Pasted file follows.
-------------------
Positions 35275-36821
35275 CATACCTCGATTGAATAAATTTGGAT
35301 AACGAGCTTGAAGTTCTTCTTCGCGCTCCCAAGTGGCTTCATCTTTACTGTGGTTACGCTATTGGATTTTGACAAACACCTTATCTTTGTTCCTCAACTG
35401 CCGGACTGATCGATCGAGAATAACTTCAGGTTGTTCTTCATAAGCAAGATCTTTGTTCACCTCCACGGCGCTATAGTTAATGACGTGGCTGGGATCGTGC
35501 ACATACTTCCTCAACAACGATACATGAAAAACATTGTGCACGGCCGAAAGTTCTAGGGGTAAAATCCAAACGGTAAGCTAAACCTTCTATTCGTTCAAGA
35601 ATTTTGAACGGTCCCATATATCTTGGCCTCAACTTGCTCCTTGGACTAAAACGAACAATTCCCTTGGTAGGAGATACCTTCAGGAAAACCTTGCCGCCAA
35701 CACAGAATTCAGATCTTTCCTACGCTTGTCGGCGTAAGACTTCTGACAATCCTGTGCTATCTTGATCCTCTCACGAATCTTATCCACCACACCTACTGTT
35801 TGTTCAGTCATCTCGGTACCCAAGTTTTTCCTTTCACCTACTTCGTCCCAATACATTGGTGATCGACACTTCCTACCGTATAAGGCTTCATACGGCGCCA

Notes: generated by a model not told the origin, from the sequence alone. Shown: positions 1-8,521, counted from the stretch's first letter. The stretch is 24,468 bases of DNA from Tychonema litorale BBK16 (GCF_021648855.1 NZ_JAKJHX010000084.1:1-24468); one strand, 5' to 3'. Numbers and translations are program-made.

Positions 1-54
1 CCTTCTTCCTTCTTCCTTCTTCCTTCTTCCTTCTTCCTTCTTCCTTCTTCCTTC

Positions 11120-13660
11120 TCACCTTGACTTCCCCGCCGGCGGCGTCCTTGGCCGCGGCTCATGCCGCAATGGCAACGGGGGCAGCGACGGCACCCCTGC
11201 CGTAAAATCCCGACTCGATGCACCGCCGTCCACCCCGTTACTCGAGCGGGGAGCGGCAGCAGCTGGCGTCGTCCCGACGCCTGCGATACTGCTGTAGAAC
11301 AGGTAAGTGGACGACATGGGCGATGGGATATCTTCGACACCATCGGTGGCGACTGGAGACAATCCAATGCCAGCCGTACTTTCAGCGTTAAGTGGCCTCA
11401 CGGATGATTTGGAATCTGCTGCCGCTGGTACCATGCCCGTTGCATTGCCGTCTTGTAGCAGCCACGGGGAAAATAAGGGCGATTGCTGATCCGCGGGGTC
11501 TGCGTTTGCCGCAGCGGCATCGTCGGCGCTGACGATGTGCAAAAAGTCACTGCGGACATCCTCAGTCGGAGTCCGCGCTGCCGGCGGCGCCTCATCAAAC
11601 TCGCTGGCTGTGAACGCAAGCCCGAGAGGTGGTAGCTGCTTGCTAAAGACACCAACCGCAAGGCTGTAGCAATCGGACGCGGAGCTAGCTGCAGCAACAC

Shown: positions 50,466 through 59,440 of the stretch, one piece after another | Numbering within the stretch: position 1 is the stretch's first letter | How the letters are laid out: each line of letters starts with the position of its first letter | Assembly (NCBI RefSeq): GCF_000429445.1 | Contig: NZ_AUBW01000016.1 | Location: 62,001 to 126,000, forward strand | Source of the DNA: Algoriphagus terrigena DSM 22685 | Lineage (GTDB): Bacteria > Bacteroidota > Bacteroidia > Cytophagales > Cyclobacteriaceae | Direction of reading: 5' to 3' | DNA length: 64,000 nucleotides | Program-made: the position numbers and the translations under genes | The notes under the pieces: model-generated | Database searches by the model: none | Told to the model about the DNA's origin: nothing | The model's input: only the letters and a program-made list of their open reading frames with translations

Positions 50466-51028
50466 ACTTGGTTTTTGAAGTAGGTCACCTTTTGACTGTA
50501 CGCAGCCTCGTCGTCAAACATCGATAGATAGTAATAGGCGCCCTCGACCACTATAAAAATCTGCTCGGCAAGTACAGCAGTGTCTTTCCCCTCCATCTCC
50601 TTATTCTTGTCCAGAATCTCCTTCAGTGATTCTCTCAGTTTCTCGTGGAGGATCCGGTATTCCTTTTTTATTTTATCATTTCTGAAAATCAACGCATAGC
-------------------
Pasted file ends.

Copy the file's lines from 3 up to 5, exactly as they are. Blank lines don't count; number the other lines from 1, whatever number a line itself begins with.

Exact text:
35301 AACGAGCTTGAAGTTCTTCTTCGCGCTCCCAAGTGGCTTCATCTTTACTGTGGTTACGCTATTGGATTTTGACAAACACCTTATCTTTGTTCCTCAACTG
35401 CCGGACTGATCGATCGAGAATAACTTCAGGTTGTTCTTCATAAGCAAGATCTTTGTTCACCTCCACGGCGCTATAGTTAATGACGTGGCTGGGATCGTGC
35501 ACATACTTCCTCAACAACGATACATGAAAAACATTGTGCACGGCCGAAAGTTCTAGGGGTAAAATCCAAACGGTAAGCTAAACCTTCTATTCGTTCAAGA